Kitten's incredible journey from Haydock to Bristol in van engine

  • Report by ITV Granada Reports correspondent Paul Crone

A cat has made an incredible journey spanning 170 miles from Haydock to Bristol hiding in the engine of a van.

Zetland Veterinary Group is trying to reunite the cat, who vets predict is between 12 to 14 weeks old, with his owner after he was brought to the practice in Redland on Thursday 28 July.

Miacarlla Harrison, who works at Parcelforce in Bristol, said one of the company's drivers discovered the kitten hiding in the engine of a van he had picked up in the Haydock area of Merseyside.

After he was discovered during the obligatory vehicle checks, the team managed to encourage him out and they brought him into the office.

Ms Harrison explained: "Once I found a vet that was willing to look after him I got one of my drivers to take him down to get him checked over.

"He was very scared initially as he obviously didn't know where he was and he had probably just fallen asleep in there and then all of a sudden there's hands and faces that he doesn't recognise trying to get hold of him.

"Once he was in the office though he had a little run around doing backflips off the wall so I nicknamed him 'Taz' after the Tasmanian devil."

The kitten, who has cream and brown markings and is believed to be a ragdoll breed, was taken to the vets to be assessed and checked for a microchip.

But, because the male kitten is too young to be chipped it makes the possibility of a reunion more difficult.

"Taz" the kitten with staff at the vets practice in Bristol Credit: Bristol Live

Vikki Flynn, a student veterinary nurse at the practice, said: "He's quite underweight and he was a bit dehydrated when he came in as well.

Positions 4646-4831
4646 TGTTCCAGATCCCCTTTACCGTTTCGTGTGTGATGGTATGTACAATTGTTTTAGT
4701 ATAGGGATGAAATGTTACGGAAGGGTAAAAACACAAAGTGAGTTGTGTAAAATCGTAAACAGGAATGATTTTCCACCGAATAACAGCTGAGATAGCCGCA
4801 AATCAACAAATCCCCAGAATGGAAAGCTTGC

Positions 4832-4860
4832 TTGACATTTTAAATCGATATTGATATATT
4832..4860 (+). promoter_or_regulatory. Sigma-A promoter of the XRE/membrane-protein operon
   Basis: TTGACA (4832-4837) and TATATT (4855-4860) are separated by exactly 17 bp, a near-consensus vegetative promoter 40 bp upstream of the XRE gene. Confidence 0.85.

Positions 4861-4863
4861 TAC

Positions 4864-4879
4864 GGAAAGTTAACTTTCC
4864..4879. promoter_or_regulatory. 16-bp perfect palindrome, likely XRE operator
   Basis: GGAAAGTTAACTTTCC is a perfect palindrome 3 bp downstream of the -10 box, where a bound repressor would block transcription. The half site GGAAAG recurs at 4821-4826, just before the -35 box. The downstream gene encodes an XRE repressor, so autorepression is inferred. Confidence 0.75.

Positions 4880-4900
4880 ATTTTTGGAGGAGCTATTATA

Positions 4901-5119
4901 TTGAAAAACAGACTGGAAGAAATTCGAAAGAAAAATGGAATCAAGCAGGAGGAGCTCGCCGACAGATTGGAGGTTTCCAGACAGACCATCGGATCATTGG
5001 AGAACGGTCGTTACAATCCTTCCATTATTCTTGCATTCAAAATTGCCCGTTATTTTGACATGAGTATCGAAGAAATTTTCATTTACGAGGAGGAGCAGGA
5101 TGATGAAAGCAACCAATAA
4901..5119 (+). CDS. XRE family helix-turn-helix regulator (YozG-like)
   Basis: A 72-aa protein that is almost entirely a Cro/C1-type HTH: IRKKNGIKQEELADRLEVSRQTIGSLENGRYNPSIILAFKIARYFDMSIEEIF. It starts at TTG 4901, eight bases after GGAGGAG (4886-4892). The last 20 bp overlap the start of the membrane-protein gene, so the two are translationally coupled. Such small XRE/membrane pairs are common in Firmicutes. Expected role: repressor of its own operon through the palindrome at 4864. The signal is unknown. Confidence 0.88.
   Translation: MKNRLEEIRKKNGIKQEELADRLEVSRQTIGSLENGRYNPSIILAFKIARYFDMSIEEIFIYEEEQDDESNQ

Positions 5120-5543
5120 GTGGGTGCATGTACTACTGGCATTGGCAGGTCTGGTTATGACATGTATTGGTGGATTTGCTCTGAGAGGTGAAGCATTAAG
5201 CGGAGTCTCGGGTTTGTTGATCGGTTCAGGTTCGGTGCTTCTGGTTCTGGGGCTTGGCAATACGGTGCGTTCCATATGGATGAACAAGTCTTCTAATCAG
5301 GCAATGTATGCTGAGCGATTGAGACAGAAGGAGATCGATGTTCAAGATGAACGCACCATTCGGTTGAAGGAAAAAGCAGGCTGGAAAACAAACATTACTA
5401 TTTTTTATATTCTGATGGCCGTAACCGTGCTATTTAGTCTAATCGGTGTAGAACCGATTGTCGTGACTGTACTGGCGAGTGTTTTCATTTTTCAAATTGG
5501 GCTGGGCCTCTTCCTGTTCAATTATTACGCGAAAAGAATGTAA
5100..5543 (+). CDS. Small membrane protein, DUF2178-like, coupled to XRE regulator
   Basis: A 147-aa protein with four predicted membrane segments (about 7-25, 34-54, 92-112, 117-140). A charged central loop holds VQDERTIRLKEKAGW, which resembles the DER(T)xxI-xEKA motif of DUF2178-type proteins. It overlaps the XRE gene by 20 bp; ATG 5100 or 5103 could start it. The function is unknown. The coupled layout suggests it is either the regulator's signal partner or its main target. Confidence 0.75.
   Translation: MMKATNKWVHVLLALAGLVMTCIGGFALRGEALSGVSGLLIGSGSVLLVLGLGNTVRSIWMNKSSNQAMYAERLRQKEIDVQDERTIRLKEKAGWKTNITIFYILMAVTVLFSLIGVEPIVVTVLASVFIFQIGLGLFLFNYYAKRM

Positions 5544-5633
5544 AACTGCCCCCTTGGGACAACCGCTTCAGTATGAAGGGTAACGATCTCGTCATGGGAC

"We found ear mites in his ears and they were really dirty and he is showing signs of cat flu.

"He's not in tip top condition but considering he's been under a van bonnet he's been quite lucky".

Ms Flynn also explained the condition of the kitten - who the practice has named Reg - could suggest he might be a feral cat, but fortunately, he has tested negative for the feline virus.

The vet's mission is to try and locate the owner, if he has one, but if no one comes forward the practice will look into adoption with a local rescue centre.

She said "We need to give it a bit more time to potentially reach the owner, probably for about seven days and then we will look to re-home him".

"Our team has never experienced anything like this before with an animal travelling such a long distance.

"We do reunite cats quite often with their owners who have been missing for months and years, which is why it's so important to microchip your cat. That's how we're able to reunite them.

"It's not a legal requirement but we do reunite strays on a weekly to monthly basis."

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